ASO Visual Abstract: An Analysis of COVID-19 on Surgical Delays in Breast Cancer Patients in NYC Public Hospitals-A Multicenter Study
Escobar, Natalie; DiMaggio, Charles; Pocock, Benjamin; Pescovitz, Allison; McCalla, Sydney; Joseph, Kathie-Ann
Effects of COVID-19 on Surgical Delays in Patients with Breast Cancer in NYC Public Hospitals: A Multicenter Study
Escobar, Natalie; DiMaggio, Charles; Pocock, Benjamin; Pescovitz, Allison; McCalla, Sydney; Joseph, Kathie-Ann
BACKGROUND:Increased time to surgery (TTS) is associated with decreased survival in patients with breast cancer. In early 2020, elective surgeries were canceled to preserve resources for patients with coronavirus disease 2019 (COVID-19). This study attempts to measure the effect of mandated operating room shutdowns on TTS in patients with breast cancer. PATIENTS AND METHODS/METHODS:This multicenter retrospective study compares 51 patients diagnosed with breast cancer at four public hospitals from January to June 2020 with 353 patients diagnosed from January 2017 to June 2018. Demographics, tumor characteristics, treatment regimens, and TTS for patients were statistically compared using parametric, nonparametric, and Cox proportional hazards regression modeling. RESULTS:Across all centers, there was a non-statistically significant increase in median TTS from 59 days in the pre-COVID period to 65 days during COVID (p = 0.9). There was, however, meaningful variation across centers. At center A, the median TTS decreased from 57 to 51 days, center C's TTS decreased from 83 to 64 days, and in center D, TTS increased from 42 to 129 days. In a multivariable Cox proportional hazards model for the pre-COVID versus COVID period effect on TTS, center was an important confounding variable, with notable differences for centers C and D compared with the referent category of center A (p = 0.04, p = 0.006). CONCLUSION/CONCLUSIONS:Data suggest that, while mandated operating room shutdowns did not result in an overall statistically significant delay in TTS, there were important differences between centers, indicating that, even in a unified multicenter public hospital system, COVID-19 may have resulted in delayed and potentially disparate care.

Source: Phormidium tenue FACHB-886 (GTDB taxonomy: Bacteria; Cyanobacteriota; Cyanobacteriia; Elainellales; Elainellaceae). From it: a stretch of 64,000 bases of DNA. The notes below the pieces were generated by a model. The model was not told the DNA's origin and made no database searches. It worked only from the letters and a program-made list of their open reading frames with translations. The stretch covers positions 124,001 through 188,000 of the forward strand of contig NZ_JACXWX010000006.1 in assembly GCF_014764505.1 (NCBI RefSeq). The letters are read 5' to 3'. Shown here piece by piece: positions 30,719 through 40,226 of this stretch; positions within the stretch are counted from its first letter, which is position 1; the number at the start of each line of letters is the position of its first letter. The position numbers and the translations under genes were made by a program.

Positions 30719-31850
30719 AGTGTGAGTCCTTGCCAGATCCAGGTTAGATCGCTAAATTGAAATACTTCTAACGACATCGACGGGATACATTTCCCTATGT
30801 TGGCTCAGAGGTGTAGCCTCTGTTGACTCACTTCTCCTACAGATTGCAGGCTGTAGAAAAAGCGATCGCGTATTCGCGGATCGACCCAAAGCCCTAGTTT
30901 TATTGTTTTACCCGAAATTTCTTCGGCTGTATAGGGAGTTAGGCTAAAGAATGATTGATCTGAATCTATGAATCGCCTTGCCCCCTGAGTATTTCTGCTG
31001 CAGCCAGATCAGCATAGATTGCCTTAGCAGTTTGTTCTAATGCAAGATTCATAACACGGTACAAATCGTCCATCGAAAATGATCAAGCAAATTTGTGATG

The association of crash response times and deaths at the crash scene: A cross-sectional analysis using the 2019 National Emergency Medical Service Information System
Adeyemi, Oluwaseun J; Paul, Rajib; DiMaggio, Charles; Delmelle, Eric; Arif, Ahmed
BACKGROUND:Deaths at the crash scene (DAS) are crash deaths that occur within minutes after a crash. Rapid crash responses may reduce the occurrence of DAS. OBJECTIVES/OBJECTIVE:This study aims to assess the association of crash response time and DAS during the rush and nonrush hour periods by rurality/urbanicity. METHOD/METHODS:This single-year cross-sectional study used the 2019 National Emergency Medical Services (EMS) Information System. The outcome variable was DAS. The predictor variables were crash response measures: EMS Chute Initiation Time (ECIT) and EMS Travel Time (ETT). Age, gender, substance use, region of the body injured, and the revised trauma score were used as potential confounders. Logistic regression was used to assess the unadjusted and adjusted odds of DAS. RESULTS:A total of 654,675 persons were involved in EMS-activated road crash events, with 49.6% of the population exposed to crash events during the rush hour period. A total of 2,051 persons died at the crash scene. Compared to the baseline of less than 1Â minute, ECIT ranging from 1 to 5Â minutes was significantly associated with 58% (95% CI: 1.45-1.73) increased odds of DAS. Also, when compared to the baseline of less than 9Â minutes, ETT ranging between 9 and 18Â minutes was associated with 34% (95% CI: 1.22-1.47) increased odds of DAS. These patterns were consistent during the rush and nonrush hour periods and across rural and urban regions. CONCLUSION/CONCLUSIONS:Reducing crash response times may reduce the occurrence of DAS.